Except that he ignored me.  I watched, a little insulted, as he settled his wide frame into the seat and placed his bible beside him.  His eyes were deep set and long lashed, and they were turned on my friend.  "Thanks for the ride," he said quietly.  

"Oh, you're welcome!  This is Danica, by the way.  She's from my dorm."

I settled my face again and gave him a smile.  He glanced at me. 


Um, that was it?  Really?  Whatever, I thought to myself.  There are plenty of fish in the sea.  Miffed, I turned myself around and focused on chatting with my friend for the rest of the ride.  

The quiet young man became part of our circle of friends, and soon he, Tamera and I would go to football games, or ride together to meet everyone at Chili's after church.  He didn't really say much, but was very earnest, and seemed to spend most of his time inside himself, watching the world from within an impenetrable psychic shell.  We became friends.  

When December rolled around, Tamera began to talk excitedly about the university's annual Carol of Lights.  Apparently, all the architecture would be outlined in red, yellow and orange Christmas lights (and in fact, I had already observed crews on scaffolding busy around campus doing just that), and then there would be a big ceremony, on a Friday night, with lots of singing, with the grand finale being all the lights turning on at once.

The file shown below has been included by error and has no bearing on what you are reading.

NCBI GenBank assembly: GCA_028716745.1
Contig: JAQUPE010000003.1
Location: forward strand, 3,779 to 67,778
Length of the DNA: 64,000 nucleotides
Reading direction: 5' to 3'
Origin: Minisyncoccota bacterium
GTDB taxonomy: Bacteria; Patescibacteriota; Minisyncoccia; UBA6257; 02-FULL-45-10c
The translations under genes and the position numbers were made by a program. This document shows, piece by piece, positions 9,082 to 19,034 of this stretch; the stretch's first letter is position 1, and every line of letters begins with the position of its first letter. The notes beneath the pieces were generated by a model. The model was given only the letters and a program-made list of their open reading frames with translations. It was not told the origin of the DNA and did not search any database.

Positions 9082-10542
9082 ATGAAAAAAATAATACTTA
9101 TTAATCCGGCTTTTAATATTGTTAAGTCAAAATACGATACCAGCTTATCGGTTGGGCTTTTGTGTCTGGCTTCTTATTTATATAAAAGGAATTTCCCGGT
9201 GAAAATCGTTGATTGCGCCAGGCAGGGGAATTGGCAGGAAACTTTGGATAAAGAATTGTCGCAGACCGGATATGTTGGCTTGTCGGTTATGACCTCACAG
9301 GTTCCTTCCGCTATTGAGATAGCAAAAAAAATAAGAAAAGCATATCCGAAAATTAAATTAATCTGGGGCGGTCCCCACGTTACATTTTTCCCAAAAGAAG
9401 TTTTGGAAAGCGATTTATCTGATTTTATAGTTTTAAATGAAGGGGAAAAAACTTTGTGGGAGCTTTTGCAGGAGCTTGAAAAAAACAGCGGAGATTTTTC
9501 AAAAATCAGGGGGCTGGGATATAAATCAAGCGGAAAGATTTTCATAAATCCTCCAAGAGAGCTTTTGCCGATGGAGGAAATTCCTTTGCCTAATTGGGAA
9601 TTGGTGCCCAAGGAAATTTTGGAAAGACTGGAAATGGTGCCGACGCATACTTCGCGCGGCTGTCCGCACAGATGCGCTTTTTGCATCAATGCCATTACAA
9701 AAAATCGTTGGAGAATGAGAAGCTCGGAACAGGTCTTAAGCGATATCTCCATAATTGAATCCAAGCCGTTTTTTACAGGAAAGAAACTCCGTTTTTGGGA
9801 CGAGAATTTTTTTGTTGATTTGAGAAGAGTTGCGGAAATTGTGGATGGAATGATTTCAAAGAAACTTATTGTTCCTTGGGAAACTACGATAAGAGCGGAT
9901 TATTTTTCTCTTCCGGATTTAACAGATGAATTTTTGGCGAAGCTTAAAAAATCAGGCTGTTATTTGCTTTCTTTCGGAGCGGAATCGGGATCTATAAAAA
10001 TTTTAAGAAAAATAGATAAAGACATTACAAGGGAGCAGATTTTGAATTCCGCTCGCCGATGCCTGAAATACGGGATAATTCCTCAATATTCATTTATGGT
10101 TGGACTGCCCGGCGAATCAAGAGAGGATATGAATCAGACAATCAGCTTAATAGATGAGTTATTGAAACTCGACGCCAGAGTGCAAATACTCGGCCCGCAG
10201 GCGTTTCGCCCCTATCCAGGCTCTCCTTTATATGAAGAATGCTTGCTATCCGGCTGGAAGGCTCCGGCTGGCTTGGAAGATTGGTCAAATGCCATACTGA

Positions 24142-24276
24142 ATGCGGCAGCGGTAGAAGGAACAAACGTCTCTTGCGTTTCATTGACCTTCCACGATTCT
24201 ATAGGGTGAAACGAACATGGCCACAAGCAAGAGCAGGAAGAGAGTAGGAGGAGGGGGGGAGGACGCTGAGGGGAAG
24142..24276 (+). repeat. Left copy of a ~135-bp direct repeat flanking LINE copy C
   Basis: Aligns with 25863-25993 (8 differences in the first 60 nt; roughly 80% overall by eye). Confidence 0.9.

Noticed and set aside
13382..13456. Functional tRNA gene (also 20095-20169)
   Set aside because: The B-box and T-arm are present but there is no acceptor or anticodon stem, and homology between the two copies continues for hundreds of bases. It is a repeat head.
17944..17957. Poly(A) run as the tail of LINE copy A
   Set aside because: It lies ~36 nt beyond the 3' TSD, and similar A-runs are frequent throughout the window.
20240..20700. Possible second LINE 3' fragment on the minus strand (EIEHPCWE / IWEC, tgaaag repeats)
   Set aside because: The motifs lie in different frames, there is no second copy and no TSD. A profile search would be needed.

"But I can't go with you to watch,"  she informed me over our chicken lo mein (it was Chinese night in the dining hall).  "I sing in the choir, so I'll be up on the platform.  But I told him that you were going, so he wouldn't have to go alone.  Can you just meet him here, and then you guys can walk over to where the Carol will be?"  'Him' being Mr. Psychic Shell.  

"Sure,"  I replied, and she let me know the exact time and place she had already discussed with him.